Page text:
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Australia govt. RMSB plan in doubt as “fund dwindle”

Posted on: June 10, 2009

Reuters – Tuesday, June 9

SYDNEY, June 9 – Australia’s A$8 billion ($6.31 billion) plan to revive non-bank mortgage lending is in doubt as a government fund runs out of money to pump into mortgage-backed bonds, with no word yet on whether funding will be renewed.

The programme, launched late last year, aimed to boost competition in home lending by purchasing new residential-backed mortgage securities issues originated by small lenders crippled by the U.S. subprime mortgage crisis.

Now, with A$6.2 billion already spent by the government as a cornerstone investor, the initial RMBS fund will soon run out, prompting questions on what the next move may be.

“It is a matter for the government and I don’t know what their decision will be,” said Neil Hyden, chief executive of the Australian Office of Financial Management , the government’s bond issuance body, said on Friday.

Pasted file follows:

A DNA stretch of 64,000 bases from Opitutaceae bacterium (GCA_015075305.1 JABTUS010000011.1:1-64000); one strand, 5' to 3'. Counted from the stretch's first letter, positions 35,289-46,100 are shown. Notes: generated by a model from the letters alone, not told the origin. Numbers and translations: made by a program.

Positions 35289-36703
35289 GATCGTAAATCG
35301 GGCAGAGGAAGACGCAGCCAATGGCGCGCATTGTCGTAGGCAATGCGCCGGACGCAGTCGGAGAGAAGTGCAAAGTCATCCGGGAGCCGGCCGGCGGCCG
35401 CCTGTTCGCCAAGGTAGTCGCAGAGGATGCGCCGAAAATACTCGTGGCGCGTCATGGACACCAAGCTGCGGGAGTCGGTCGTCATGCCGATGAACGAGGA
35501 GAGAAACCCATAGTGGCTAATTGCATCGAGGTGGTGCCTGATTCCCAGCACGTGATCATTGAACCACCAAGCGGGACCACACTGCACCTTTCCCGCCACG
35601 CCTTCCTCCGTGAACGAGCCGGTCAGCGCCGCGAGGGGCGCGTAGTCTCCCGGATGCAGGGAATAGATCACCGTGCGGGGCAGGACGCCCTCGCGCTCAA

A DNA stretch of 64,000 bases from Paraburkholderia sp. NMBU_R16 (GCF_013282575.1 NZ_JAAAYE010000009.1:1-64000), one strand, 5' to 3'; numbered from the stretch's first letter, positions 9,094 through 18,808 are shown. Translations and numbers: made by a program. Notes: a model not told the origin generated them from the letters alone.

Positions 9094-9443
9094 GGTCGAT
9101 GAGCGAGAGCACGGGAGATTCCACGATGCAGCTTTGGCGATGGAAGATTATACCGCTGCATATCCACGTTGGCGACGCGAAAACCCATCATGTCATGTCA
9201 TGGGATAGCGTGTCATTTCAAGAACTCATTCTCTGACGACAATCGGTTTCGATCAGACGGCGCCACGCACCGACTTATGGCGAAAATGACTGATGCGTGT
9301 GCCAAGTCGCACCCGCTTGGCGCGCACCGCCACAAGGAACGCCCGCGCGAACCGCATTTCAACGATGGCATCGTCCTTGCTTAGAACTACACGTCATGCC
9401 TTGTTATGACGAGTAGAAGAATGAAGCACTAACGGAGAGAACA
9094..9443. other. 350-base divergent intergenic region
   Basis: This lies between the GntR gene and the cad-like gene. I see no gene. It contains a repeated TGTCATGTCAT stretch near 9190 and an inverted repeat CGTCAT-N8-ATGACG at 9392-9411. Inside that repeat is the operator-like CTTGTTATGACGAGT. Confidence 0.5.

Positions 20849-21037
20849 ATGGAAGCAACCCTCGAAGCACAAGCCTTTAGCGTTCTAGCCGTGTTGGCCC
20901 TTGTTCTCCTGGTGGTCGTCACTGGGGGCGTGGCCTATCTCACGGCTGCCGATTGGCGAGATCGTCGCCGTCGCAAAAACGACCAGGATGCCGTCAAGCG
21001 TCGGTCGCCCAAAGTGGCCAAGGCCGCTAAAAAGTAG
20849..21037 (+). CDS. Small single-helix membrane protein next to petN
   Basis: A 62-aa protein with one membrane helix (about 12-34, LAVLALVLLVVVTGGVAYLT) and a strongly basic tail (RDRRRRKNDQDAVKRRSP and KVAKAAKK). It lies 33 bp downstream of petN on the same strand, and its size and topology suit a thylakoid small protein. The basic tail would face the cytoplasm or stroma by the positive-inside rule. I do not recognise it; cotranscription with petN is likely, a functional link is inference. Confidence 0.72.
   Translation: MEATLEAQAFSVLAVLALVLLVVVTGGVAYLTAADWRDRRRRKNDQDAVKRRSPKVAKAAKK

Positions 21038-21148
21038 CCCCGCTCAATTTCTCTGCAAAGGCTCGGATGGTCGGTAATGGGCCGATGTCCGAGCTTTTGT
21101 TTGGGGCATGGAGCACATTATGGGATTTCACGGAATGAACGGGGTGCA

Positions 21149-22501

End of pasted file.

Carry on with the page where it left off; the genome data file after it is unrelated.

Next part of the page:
The government could decide the future of the plan in the third quarter of the year, he said. Hyden declined to shed light on what his advice to the government on the matter would be.

A large number of market participants expect the government to renew, in some form or another, an RMBS support plan because competition among mortgage-lenders is seen as crucial in a country obsessed with real-estate.

“One of the great vulnerabilities that Australia has probably to the global credit crisis is that Australia happens to be indebted property-wise very much more so than most parts of the world,” Vic Edwards, senior lecturer at the Australian School of Business of at the University of New South Wales.

Household debt is equal to 159 percent of disposable income, with housing around 135 percent.

However, many experts say the current RMBS purchase plan has failed to provide much-needed liquidity because the spreads offered by the new RMBS issues bought by the government are artificial and far below those seen in the secondary markets.

New triple A-rated RMBS, sold by non-bank lenders FirstMac or Resimac, typically offer a margin of around 140 basis points over bank-bill swap rates, compared with about 400 to 500 bps in secondary markets.

Such a difference has left the Australian government doing most of the buying as fund managers stay on the sidelines.

The government has bought nearly 80 percent of the new issues since last October.


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